Constitutionalism and Democracy

Term: 
Winter
Credits: 
4.0
Academic Year: 
Status: 
Elective
Mandatory
Course Description: 

This course explores the meaning of constitutionalism, its basic features, and its relationship to democracy. It is assumed that the central categories of constitutionalism – basic rights, rule of law, limited government, constitutional judiciary – are relevant for political science and political theory. We begin with a conceptual and normative inquiry into the notions of constitutionalism and constitution. Next we discuss the politics of constitution-making. We proceed by exploring basic elements of the constitutional content: fundamental rights and formal institutional arrangements. Following the premise that the constitutional text matters to the extent it effectively promotes liberty, equality and the rule of law, we will pay attention to both ‘law in books’ and ‘law in action’. Upon these analyses, we will address two issues that feature importantly in the contemporary constitutionalist discourse: the state of emergency and the EU constitutionalism.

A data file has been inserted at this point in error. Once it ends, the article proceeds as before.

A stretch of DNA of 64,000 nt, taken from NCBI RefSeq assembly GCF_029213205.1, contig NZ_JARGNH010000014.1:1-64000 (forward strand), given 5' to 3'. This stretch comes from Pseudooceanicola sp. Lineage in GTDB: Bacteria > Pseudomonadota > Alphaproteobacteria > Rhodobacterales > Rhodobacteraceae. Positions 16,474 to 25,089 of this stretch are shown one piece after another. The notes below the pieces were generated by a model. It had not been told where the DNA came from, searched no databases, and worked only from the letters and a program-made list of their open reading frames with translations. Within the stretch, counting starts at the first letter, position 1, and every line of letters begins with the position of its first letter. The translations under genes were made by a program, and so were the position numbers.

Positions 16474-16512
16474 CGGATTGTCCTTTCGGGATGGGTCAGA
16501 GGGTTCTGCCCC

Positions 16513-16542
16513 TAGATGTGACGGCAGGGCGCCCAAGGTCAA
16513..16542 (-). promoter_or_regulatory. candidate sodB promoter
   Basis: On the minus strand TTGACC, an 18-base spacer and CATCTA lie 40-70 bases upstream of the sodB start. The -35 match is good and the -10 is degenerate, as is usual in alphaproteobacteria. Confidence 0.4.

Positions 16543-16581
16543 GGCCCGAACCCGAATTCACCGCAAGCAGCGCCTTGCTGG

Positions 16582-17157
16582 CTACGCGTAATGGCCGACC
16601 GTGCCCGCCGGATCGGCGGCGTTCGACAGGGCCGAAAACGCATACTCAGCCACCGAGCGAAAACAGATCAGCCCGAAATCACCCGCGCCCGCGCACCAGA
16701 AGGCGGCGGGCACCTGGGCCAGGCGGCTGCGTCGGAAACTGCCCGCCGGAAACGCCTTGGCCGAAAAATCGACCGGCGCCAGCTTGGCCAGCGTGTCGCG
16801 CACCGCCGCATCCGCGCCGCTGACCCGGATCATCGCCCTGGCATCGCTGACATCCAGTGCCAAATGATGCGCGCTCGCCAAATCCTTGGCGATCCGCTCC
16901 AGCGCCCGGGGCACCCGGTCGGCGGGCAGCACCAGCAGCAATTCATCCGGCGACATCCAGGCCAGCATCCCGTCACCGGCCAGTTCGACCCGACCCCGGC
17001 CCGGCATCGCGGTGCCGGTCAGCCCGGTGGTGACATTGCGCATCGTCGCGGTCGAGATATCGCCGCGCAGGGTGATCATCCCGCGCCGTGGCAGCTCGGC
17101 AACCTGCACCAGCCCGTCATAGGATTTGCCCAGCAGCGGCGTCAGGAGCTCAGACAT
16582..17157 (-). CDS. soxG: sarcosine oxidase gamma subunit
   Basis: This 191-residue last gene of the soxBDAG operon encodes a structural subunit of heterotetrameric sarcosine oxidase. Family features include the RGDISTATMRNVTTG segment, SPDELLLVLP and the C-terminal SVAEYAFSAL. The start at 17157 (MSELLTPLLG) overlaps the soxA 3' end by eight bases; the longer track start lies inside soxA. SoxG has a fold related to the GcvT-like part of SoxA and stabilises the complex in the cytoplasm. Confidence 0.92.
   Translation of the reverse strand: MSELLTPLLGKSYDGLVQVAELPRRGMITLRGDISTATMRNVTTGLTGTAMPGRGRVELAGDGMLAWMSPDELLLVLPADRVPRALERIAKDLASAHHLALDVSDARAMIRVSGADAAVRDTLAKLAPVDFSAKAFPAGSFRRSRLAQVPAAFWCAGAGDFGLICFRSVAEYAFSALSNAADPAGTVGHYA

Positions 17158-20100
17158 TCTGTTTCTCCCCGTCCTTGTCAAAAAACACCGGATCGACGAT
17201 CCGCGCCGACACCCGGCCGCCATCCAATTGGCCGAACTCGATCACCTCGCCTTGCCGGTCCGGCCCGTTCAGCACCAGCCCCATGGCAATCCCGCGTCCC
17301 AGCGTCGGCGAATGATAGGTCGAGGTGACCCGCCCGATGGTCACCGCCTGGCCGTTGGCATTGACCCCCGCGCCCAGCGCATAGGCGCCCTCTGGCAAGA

Learning Outcomes: 

By the end of the course students will acquire an understanding of the key categories of constitutional democracy.

Assessment: 

Each topic will be covered by a lecture and a seminar. Each week, one student will be asked to prepare a short presentation for each seminar class, as the basis for a more concentrated discussion. There will be a mid-term, in-class, closed-book exam after we complete topic six. Students will be asked to answer a couple of short questions that will address issues raised in the first six topics. There will be an end-term, in-class, closed-book exam in the last week of the course. Students will be asked to answer a couple of short questions that will address issues raised in the topics 7-11.